The Polish authorities eventually saw him as a major threat to stability in the region. He was arrested in 1934 whilst travelling through Lviv. Many doubt that there were any real charges because he was tried twice on two different elaborate cases. The first was to do with a plot to assassinate Bronislaw Pieracki, the Minister of Internal, and the second of terrorism.
They convicted him on terrorism charges and sentenced him to death.
Out of the Picture
Bandera disappeared from the nationalist scene for a while. Although his death sentence was changed to life imprisonment, the nationalists continued to fight his cause. In 1938, they even tried to break him out of Wronki Prison.
Sources differ on who freed Bandera in September 1939. Some say it was ethnic Ukrainians after the Polish authorities abandoned the prison. Some say it was dissident Poles. Others still say that the Germans helped to free him so he could be used to fight against Soviet domination in the rest of Ukraine.
Eastern Poland had fallen to the Soviets, with Germany taking Western Poland. This was Bandera’s big chance to move up the ranks. He moved to Krakow and met with Andriy Melnyk, the leader of the OUN.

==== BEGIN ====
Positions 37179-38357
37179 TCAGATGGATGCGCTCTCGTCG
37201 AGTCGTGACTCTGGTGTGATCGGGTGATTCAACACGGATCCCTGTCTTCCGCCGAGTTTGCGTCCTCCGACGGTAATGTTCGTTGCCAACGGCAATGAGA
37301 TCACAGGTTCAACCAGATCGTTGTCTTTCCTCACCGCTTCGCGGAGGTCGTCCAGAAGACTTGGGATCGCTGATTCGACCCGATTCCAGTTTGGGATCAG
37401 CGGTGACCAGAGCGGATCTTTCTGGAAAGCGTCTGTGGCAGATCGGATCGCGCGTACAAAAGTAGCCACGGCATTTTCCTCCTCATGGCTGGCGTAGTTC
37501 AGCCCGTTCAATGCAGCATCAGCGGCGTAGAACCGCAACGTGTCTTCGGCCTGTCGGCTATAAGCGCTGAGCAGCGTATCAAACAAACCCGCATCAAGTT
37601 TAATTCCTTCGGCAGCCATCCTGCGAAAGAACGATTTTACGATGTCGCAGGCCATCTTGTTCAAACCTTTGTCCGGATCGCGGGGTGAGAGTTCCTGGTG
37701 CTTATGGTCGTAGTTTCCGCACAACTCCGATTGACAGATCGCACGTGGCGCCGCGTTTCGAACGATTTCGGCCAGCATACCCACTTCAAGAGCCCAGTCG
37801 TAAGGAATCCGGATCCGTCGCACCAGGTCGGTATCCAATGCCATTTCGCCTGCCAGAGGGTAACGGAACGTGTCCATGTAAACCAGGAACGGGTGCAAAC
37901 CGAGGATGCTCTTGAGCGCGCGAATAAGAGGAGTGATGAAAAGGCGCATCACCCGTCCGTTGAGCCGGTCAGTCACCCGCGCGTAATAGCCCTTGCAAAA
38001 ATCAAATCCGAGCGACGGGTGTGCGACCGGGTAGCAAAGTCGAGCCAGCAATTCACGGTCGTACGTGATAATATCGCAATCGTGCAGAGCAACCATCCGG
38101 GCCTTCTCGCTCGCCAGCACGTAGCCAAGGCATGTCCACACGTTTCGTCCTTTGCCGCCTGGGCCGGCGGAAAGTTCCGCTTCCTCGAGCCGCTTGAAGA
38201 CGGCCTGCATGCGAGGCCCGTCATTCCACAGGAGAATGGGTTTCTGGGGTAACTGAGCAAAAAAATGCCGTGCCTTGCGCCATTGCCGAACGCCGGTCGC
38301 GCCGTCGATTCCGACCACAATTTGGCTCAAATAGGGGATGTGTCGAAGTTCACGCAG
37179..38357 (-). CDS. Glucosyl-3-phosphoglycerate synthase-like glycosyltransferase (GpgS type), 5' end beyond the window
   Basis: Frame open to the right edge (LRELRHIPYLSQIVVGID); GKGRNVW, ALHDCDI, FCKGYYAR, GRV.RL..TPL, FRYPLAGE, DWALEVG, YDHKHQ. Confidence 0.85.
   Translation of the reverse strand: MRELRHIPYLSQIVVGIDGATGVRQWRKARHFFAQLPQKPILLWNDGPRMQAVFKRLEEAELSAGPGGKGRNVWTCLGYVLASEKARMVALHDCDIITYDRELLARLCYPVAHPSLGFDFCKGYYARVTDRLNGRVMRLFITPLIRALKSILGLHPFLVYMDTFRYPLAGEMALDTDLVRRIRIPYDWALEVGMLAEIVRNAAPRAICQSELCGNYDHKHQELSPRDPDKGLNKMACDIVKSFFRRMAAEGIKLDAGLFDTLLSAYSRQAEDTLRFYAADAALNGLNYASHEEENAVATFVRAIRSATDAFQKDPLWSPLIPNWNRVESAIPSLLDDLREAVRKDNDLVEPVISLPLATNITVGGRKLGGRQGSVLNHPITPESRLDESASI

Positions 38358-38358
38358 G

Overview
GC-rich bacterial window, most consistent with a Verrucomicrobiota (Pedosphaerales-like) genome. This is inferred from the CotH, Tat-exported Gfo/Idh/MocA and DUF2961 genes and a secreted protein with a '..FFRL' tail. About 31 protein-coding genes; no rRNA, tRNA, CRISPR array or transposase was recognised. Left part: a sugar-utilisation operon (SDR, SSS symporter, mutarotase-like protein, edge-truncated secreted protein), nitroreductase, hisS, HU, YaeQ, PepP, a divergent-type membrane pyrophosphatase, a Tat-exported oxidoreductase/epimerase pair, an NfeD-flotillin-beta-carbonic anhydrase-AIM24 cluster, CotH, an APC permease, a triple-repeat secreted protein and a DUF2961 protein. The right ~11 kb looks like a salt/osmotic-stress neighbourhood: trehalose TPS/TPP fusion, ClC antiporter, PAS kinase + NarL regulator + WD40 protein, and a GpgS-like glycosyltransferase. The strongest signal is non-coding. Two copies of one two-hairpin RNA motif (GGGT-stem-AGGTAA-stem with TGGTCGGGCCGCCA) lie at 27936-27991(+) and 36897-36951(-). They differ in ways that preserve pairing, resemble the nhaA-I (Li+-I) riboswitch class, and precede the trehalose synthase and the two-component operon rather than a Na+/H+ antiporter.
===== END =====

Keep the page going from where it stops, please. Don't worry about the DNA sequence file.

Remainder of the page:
This would soon turn violent as the OUN split into OUN-M and OUN-B. The followers of Bandera preferred revolution to create an independent Ukrainian state.
Dealings with Germany and Fall
For a long time, Bandera dealt with the German military in an attempt to claim their support. He also attempted two separate uprisings, which were quickly quelled. As the war turned against Nazi Germany, his goal of freeing Ukraine became even more distant, until it became impossible.
He was even arrested and placed in a concentration camp in 1941 as a political prisoner. He was released and setup a headquarters in Berlin to coordinate terrorist activities until early 1945 as Hitler became more desperate.
Death and Legacy
He continued to run the OUN even after the war. By this point, the Soviets were too strong and he was never able to achieve his ambitions during his lifetime.
On October 15, 1959, he was found on Kreittmayr Street in Munich. He was at the entrance to the house where he was found to have been poisoned by Bohdan Stashynskyi. After a long trial, it was found he was acting on behalf of the KGB and the Soviet government under Nikita Khrushchev.
He was buried in Munich, although his tomb was moved back to Ukraine years later.
Currently, he has a status in Lviv and his 100th birthday was celebrated with special postage stamps with his portrait upon it. 15,000 people held a torchlight procession in Kiev to celebrate his 105th birthday in 2014.
Although he was smeared by the Soviets for a long time, he does have a large following in Ukraine. Even when people point to the Polish massacres and the other terrorist activities he was involved in, his stance fuels anti-Russian feeling across Ukraine.
And that is what makes him one of the most relevant historical figures today.